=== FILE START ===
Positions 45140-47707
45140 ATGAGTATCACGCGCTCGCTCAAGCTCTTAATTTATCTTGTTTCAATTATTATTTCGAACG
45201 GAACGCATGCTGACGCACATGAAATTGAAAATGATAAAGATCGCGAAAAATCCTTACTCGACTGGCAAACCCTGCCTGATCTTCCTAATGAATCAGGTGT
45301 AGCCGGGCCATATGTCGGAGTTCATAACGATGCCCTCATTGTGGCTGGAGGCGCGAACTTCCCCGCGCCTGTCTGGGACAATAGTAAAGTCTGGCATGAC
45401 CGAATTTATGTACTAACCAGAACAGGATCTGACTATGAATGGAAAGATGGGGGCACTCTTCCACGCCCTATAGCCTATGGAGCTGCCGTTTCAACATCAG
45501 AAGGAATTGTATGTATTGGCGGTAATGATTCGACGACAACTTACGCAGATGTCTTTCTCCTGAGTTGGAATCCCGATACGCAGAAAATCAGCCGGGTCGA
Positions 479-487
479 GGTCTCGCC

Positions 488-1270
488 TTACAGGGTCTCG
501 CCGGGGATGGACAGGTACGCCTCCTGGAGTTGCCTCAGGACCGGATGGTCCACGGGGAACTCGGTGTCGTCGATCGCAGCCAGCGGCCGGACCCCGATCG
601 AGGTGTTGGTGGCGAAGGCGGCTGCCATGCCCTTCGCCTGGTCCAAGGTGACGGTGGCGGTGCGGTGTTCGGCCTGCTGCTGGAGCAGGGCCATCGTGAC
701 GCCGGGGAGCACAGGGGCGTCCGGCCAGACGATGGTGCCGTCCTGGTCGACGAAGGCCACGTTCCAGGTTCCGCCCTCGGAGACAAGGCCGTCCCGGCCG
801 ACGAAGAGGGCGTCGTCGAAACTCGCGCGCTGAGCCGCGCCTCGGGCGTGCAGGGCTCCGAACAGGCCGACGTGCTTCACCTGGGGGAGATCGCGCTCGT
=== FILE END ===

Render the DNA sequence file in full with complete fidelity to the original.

Positions 45140-47707
45140 ATGAGTATCACGCGCTCGCTCAAGCTCTTAATTTATCTTGTTTCAATTATTATTTCGAACG
45201 GAACGCATGCTGACGCACATGAAATTGAAAATGATAAAGATCGCGAAAAATCCTTACTCGACTGGCAAACCCTGCCTGATCTTCCTAATGAATCAGGTGT
45301 AGCCGGGCCATATGTCGGAGTTCATAACGATGCCCTCATTGTGGCTGGAGGCGCGAACTTCCCCGCGCCTGTCTGGGACAATAGTAAAGTCTGGCATGAC
45401 CGAATTTATGTACTAACCAGAACAGGATCTGACTATGAATGGAAAGATGGGGGCACTCTTCCACGCCCTATAGCCTATGGAGCTGCCGTTTCAACATCAG
45501 AAGGAATTGTATGTATTGGCGGTAATGATTCGACGACAACTTACGCAGATGTCTTTCTCCTGAGTTGGAATCCCGATACGCAGAAAATCAGCCGGGTCGA
Positions 479-487
479 GGTCTCGCC

Positions 488-1270
488 TTACAGGGTCTCG
501 CCGGGGATGGACAGGTACGCCTCCTGGAGTTGCCTCAGGACCGGATGGTCCACGGGGAACTCGGTGTCGTCGATCGCAGCCAGCGGCCGGACCCCGATCG
601 AGGTGTTGGTGGCGAAGGCGGCTGCCATGCCCTTCGCCTGGTCCAAGGTGACGGTGGCGGTGCGGTGTTCGGCCTGCTGCTGGAGCAGGGCCATCGTGAC
701 GCCGGGGAGCACAGGGGCGTCCGGCCAGACGATGGTGCCGTCCTGGTCGACGAAGGCCACGTTCCAGGTTCCGCCCTCGGAGACAAGGCCGTCCCGGCCG
801 ACGAAGAGGGCGTCGTCGAAACTCGCGCGCTGAGCCGCGCCTCGGGCGTGCAGGGCTCCGAACAGGCCGACGTGCTTCACCTGGGGGAGATCGCGCTCGT